Swill ban no longer justified says new study
New research suggests that revoking the EU ban on feeding food waste or swill to pigs would free up 1.8 million hectares of agricultural land - an area roughly half the size of Germany - allowing it to be used for a different purpose.
The study from the University of Cambridge found the ban imposed following the 2001 foot-and-mouth disease epidemic could be replaced by technology that could heat treat over 100 million tonnes of food wasted in the EU each year.
Currently around 1.8 million hectares of land is used for grain and soybean-based feed production - including over a quarter of a million hectares of Brazilian forest and savannah.
Despite the ban in the EU, other East Asian countries have been using heat treatments to recycle food waste as animal feed.
The models in the latest study have shown that pig swill would decrease the amount of land the EU pork industry requires by over 21pc and halve the ever-increasing feed costs faced by pig farmers in Europe.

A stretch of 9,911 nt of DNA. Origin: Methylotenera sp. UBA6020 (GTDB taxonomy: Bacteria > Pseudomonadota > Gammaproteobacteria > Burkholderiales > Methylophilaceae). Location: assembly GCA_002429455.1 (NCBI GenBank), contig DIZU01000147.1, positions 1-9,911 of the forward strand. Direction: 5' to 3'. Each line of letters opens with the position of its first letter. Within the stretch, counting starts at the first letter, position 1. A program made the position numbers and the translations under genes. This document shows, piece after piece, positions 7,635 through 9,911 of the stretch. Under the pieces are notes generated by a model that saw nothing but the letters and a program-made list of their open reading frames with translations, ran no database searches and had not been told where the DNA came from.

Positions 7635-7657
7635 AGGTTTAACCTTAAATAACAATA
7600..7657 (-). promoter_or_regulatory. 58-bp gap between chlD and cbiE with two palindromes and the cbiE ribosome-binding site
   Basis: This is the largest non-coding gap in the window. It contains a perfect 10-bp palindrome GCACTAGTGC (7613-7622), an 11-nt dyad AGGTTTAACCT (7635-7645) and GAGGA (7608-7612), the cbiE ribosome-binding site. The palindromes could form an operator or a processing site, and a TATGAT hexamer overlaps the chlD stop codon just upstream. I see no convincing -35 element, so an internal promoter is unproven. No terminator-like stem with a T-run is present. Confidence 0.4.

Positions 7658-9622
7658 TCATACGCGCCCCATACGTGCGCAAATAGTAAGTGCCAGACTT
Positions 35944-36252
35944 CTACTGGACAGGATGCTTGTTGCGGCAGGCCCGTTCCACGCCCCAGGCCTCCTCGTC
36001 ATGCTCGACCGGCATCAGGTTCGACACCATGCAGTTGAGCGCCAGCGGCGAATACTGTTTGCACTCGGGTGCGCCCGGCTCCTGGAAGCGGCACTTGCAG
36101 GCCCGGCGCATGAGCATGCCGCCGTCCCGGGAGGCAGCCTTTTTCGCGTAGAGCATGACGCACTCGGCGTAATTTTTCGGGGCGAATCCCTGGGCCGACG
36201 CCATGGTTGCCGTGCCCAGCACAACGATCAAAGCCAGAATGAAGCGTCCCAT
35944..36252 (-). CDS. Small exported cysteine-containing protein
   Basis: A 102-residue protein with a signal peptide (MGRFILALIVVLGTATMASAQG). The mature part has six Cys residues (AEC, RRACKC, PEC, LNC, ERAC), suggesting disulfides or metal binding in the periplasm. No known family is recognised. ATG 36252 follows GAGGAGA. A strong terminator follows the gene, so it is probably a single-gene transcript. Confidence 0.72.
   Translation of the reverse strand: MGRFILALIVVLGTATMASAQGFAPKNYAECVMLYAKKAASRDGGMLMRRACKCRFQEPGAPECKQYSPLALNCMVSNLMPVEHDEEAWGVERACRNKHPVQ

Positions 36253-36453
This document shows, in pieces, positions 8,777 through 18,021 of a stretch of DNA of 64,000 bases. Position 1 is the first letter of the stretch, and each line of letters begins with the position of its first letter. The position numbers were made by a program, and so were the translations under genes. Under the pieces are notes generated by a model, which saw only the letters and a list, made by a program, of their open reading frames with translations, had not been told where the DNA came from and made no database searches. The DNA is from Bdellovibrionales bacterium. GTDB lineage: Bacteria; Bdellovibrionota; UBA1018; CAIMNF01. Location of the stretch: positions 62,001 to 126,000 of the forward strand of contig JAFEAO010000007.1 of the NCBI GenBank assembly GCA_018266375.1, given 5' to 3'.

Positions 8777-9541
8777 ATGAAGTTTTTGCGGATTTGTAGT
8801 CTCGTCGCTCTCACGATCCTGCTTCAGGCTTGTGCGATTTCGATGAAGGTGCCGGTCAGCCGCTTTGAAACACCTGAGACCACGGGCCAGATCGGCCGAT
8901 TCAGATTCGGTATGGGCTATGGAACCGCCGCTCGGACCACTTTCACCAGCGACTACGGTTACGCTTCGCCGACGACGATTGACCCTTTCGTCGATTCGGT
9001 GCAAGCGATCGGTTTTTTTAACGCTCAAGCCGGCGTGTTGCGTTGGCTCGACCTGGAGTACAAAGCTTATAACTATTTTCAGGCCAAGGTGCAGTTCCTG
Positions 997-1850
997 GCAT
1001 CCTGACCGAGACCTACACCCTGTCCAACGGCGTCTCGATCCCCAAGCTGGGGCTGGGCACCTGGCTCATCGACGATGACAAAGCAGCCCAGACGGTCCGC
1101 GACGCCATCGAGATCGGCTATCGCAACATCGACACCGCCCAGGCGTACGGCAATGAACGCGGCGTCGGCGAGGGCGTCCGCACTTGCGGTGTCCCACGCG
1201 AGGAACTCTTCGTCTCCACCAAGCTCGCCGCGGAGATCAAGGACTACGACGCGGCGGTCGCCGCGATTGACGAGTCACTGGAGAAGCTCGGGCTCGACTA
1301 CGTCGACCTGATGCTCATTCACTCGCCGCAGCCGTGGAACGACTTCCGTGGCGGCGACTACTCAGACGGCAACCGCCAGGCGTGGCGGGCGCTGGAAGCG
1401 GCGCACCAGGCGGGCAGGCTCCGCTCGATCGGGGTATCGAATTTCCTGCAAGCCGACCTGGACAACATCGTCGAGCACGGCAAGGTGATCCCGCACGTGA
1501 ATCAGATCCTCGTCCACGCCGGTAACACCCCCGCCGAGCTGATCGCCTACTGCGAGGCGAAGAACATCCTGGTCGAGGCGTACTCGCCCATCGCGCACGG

The researchers described the EU ban as a "knee-jerk reaction" that no longer makes sense when East Asian countries have demonstrated food waste can be safely recycled.
"Following the foot-and-mouth disease outbreak, different countries looked at the same situation, the same evidence, and came to opposite policy conclusions," said one of the researchers from the University of Cambridge's Department of Zoology, who led the study, published today in the journal Food Policy.
"In many countries in East Asia we have a working model for the safe use of food waste as pig feed. It is a highly regulated and closely monitored system that recycles food waste and produces low-cost pig feed with a low environmental impact."